I worked part of this gorgeous Sunday, so it was late afternoon before I turned my attention back to the question I asked this morning.
How shall we play today?
This morning I had received a quick flash, a mental image of me sitting in candlelight. By afternoon, curious about lighting candles and with no clear idea yet of what I was supposed to do, I asked the question again.
How shall we play today?
This time, a clear image of Julia Cameron’s book, Walking in This World, came to mind. I am almost finished with this creativity book, and working through a chapter strongly appealed to me.
I didn’t know how reading a chapter in the book connected to candlelight, but I didn’t need to know. Trusting the guidance given is an important part of my journey. I grabbed the book and a pencil, and began reading.
It was on page 229 that a paragraph caught my attention, causing my heart rate to increase. Julia writes about taking the heart seriously and listening to it. She says, “A heart does not need to be told, ‘Oh, toughen up’. It needs you to plan a tiny cheering ceremony and execute it.”
I was captivated. I love little rituals and ceremonies, reminders of my spiritual walk and the symbolism and messages that I discover along the way. I knew just what to do!
I lit candles throughout my bedroom, realizing this was the mental picture I was given early in the day. The string of Edison bulbs added additional soft white light to the room. I prepared hot herbal tea in a dainty vintage tea cup, for all my favorite rituals involve hot tea, and sectioned a blood orange.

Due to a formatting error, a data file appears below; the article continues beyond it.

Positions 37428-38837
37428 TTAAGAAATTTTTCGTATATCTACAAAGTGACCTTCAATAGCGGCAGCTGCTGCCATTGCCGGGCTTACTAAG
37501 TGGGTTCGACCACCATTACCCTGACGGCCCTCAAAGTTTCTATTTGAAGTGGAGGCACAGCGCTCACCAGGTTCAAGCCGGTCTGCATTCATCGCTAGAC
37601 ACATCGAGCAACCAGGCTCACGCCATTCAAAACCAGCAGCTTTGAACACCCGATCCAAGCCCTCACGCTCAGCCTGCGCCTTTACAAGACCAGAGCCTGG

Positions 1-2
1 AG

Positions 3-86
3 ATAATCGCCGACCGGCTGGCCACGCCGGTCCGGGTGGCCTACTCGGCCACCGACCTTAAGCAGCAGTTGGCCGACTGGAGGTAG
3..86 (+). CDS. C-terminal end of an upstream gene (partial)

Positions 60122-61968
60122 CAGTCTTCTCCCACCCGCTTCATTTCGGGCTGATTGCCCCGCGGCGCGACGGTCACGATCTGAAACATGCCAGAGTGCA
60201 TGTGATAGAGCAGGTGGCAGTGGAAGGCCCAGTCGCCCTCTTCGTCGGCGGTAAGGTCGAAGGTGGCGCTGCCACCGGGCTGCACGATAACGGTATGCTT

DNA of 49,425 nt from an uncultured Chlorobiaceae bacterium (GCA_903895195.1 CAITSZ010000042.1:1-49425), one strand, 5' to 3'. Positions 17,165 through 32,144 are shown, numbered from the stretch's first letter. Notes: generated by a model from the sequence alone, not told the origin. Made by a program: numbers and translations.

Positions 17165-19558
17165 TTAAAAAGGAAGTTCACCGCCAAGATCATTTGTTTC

I arranged a pretty tray to hold my tea and orange slices, and included a silver heart tea light holder from Scotland and a stone burner with a circle of charcoal smoldering within. When the briquette was ashen, I sprinkled dried herbs from my garden on top of it. They released an earthy scent as they burned, the fragrant smoke curling into the room.
In the next section of the book, Julia suggested making a list of 50 things my heart loves. This seemed to me to be the perfect inclusion for my little cheering ritual. In my candle lit bedroom, surrounded by things that I love, I had no problem coming up with 50 things that make my heart sing and bring me great joy.
I could have listed hundreds of things that my heart loves. I stoppped writing at 61. I had achieved the desired conclusion, which was to recognize that I live in a “rich, savory and enjoyable world where, if I will just take heart, things are bound to work out well.”
Before I began my little cheering ceremony, I looked up the word “cheer”. For this ritual, I adopted the meaning – “to give support to, to encourage, exhilerate, gladden, hearten.” The word originated from the Greek word kara, meaning head, and morphed through Latin and Old French to chiere, meaning face. The sense was that cheer was an outward expression of an inward condition. Beautiful.
My little cheering ceremony brought me great joy. I loved taking the time to prepare a ritual with the intention of supporting and gladdening my heart. How very precious. How very meaningful. Cheer did indeed expand my heart, becoming an expression of quiet joy on my face.
This may become a cherished weekly ceremony.
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